Last year, I impulsively booked a round trip to Thailand for a month. I thought I had it all figured out. Flights were cheaper in August, I would stay in discounted Airbnbs and the Internet told me I could live on $20 USD a day. Despite my research, nothing truly prepared me for life on another continent.
Whether you like to plan every detail of a trip or make decisions on the fly, I promise you will still make rookie tourist mistakes. Unless you devote every minute of your spare time to planning, there just isn’t enough time to learn everything about a country. So, here are the most important things I learned about travelling around Thailand.
There’s no way to put this nicely—it’s hot in Thailand. You will sweat profusely, you will get sunburns and if you’re not careful, you may risk dehydration. You’ll be tempted to wear next to nothing just to stay cool. But trust me, resist the temptation, you’ll stick out like a sore thumb.
If you’re observant, it may only take a few hours in a new country to pick up on the subtle etiquette cues. I quickly realized that no one in Bangkok wore sleeveless tops or short shorts. Instead, people wore t-shirts and culottes. So, I adapted. Just by making sure your shirts have sleeves you will stand out a little less as a tourist.
Tip: It’s better to dress in long pants or skirts and in tops with sleeves if you want to visit temples across the country. If not, carry a scarf to cover your shoulders before going in.
Talk to the locals
Guidebooks and “How to Plan Your Summer Vacation” blog posts are helpful, but can’t compete with recommendations from locals. If you’re not the type to strike up a conversation with a stranger, choose an Airbnb with a highly rated host. They’ll be able to give you input on the best places to go.
Tip: I heard about one of my favourite sights in Chiang Mai from someone living there. In Old Chiang Mai there are so many ornate temples to visit, but they get crowded with sightseers. If you’re open to venturing up the Doi Suthep mountain, visit Wat Palad. It’s a hidden gem tucked deep in the jungle near a rushing waterfall.
Choose your island wisely
When daydreaming about Southern Thailand, it’s easy to get caught up in the thought of colourfully decorated longboats and majestic cliffs in the middle of the Andaman Sea. But before hopping on the first ferry to any island, it’s important to choose your destination carefully.
Don’t get me wrong, whether you travel to Ko Samui or Phuket, you’re still going to see breathtaking views of white sand beaches. Just don’t jump the gun and choose an exotic sounding island because you’ve heard the name before. Popularity doesn’t make it the most worthwhile island to visit. Take Ko Phi Phi Don for example. It’s worthwhile if you plan on drinking cocktails in buckets on the beach—it’s a touristy location. But if you’re looking for a destination with more Thai culture, the locals recommend Koa Tao.
Tip: If you do find yourself on Ko Phi Phi Don, and don’t mind walking, opt to see more of the island and trek to Long Beach. It’s a little off the beaten path, much less crowded and overall a beautiful place to lounge or swim.
Stay grounded at the market
You can’t avoid going to markets in Thailand. Street vendors, street food, night markets and weekend markets are a way of life. And honestly, some of the best tom yum, fried rice and curries are from the smallest setups all over the country. Just take extra precautions so that the big ones like Chatuchak Weekend Market and the Chiang Mai Night Bazaar don’t swallow you up and spit you out whole—with all of your Thai bahts spent.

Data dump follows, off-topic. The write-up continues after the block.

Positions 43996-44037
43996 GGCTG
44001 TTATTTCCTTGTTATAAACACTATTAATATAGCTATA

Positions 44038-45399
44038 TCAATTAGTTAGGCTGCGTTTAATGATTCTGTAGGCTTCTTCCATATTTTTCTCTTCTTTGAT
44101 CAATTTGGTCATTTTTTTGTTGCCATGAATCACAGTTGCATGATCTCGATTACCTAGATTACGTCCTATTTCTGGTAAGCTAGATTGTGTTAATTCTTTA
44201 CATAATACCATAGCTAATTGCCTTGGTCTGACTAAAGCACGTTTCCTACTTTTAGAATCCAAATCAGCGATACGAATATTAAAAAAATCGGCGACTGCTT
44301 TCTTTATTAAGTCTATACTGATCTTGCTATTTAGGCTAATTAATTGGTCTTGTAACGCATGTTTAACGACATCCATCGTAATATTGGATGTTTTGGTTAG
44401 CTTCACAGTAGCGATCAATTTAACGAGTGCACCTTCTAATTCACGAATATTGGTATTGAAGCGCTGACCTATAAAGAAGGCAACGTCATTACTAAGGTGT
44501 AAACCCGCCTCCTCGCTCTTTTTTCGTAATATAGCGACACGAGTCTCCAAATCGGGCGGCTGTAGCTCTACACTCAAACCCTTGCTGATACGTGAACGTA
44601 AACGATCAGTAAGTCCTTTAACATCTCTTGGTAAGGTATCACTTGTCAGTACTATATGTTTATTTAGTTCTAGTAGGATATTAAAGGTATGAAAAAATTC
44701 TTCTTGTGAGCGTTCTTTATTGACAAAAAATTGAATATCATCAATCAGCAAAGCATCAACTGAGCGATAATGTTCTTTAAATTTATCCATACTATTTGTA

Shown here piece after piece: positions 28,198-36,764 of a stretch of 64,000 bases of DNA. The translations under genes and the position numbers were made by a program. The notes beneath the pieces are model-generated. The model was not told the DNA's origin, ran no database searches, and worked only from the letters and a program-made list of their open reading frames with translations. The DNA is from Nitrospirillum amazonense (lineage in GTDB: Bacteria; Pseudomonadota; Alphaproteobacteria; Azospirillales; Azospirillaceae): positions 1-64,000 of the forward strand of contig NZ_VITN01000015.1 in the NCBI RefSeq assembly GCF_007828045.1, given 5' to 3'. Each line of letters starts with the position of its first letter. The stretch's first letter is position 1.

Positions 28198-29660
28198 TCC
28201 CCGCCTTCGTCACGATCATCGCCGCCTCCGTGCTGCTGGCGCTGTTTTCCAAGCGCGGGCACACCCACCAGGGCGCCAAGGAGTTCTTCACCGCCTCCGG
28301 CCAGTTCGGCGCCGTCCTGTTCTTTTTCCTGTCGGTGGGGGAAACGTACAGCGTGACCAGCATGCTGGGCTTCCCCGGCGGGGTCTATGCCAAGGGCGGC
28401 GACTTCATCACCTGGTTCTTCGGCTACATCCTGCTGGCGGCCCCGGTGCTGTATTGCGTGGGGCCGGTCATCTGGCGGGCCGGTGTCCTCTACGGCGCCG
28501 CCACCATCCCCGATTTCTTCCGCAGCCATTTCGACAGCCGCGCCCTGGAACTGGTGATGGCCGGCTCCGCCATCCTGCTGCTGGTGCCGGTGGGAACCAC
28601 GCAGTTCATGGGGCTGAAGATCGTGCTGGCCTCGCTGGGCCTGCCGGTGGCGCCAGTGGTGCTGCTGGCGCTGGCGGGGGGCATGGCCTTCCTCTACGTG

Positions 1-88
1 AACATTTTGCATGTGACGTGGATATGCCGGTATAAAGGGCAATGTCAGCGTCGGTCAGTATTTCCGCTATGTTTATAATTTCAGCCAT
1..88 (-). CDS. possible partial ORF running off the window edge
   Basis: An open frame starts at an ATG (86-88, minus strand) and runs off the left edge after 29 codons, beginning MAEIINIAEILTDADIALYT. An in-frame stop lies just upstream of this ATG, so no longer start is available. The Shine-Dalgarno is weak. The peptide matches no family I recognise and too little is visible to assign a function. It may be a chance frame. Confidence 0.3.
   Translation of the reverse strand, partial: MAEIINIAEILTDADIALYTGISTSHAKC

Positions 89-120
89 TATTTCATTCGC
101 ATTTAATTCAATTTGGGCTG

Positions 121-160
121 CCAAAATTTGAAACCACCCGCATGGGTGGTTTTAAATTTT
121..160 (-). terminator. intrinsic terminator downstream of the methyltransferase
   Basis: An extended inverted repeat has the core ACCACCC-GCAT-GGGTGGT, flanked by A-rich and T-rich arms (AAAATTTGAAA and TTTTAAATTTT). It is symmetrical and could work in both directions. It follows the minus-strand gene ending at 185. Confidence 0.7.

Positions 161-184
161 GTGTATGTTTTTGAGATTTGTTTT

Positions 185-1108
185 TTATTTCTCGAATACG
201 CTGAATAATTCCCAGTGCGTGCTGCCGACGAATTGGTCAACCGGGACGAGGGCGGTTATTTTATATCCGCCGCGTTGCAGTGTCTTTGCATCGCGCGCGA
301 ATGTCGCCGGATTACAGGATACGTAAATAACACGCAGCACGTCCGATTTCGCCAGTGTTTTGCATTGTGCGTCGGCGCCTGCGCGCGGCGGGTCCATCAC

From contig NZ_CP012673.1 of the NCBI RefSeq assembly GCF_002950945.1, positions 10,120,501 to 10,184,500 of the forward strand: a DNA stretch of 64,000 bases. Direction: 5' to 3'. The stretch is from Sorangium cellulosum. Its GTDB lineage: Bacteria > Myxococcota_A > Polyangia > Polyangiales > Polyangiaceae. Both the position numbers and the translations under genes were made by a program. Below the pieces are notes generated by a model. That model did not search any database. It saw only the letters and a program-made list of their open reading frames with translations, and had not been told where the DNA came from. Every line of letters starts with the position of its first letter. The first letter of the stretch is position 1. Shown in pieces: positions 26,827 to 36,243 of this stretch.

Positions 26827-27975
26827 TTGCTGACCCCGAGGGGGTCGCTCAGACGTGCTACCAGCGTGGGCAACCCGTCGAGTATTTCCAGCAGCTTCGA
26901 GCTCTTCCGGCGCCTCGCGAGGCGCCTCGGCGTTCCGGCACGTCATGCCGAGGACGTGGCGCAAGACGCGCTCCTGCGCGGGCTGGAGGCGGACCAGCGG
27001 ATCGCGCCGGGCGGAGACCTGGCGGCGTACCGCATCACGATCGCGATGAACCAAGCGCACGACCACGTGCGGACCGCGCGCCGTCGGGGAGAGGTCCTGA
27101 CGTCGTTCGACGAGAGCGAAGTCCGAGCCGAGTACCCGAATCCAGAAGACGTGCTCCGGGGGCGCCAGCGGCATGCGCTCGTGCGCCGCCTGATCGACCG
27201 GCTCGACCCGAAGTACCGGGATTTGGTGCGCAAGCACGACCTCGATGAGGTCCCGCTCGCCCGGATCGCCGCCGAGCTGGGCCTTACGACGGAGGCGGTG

Make sure to keep track of where you started so that you can retrace your steps and find your way back to a familiar spot. Carry a backpack to store the goods you buy. Plastic bags at your sides can be cumbersome in the narrow walkways. And finally, only go with the amount of money you’re comfortable spending that day. There’s so much to buy and you may overspend.
Tip: Try your hand at haggling; it’s a fun way to get the most bang for your buck. However, be respectful of the vendor’s business. If they’re not interested in giving you a discounted price, kindly thank them and move on.
Also, print out a map beforehand. The enormous Chatuchak Weekend Market has over 8000 stalls divided into 27 sections. You can also download the Chatuchak app to see where you are in the market at all times.
Always take a metered taxi
You heard it here first: because you’re a tourist, things will be more expensive. From the entrance fees for main attractions to the price of a tuk tuk, it’s always more than what the locals pay. You’ll notice the discrepancy most while trying to get around.
By opting for marked metered taxis, you’ll know that you’re being charged fairly for your ride. Most drivers will try to set a round-numbered price to get you from point A to point B. The chances are that it’s much more than what the meter price would be. If a taxi driver refuses to use his meter, don’t get in the car, and wait for another one.
Tip: Sign up for Grab to hail taxis and shared cars more easily. The app gives you set prices to choose from and helps with the language barrier between you and the driver.
Impulsively travelling to new places to get out of your comfort zone is exciting. If you snag a great deal on a round-trip flight from Canada in the moment, it’s okay to be a little bit wary. Chances are you’ve booked a flight during the off-season.
I learned that Thailand has three simple seasons: hot, cool, and wet. Most guidebooks say you can travel to Thailand any time of year. But by their standards, the best time to go varies by the region you’re planning on visiting. If you’re really worried about the rain, try going in the cooler dryer months from November to April. But don’t be fooled, it’s still hot for most of us tourists.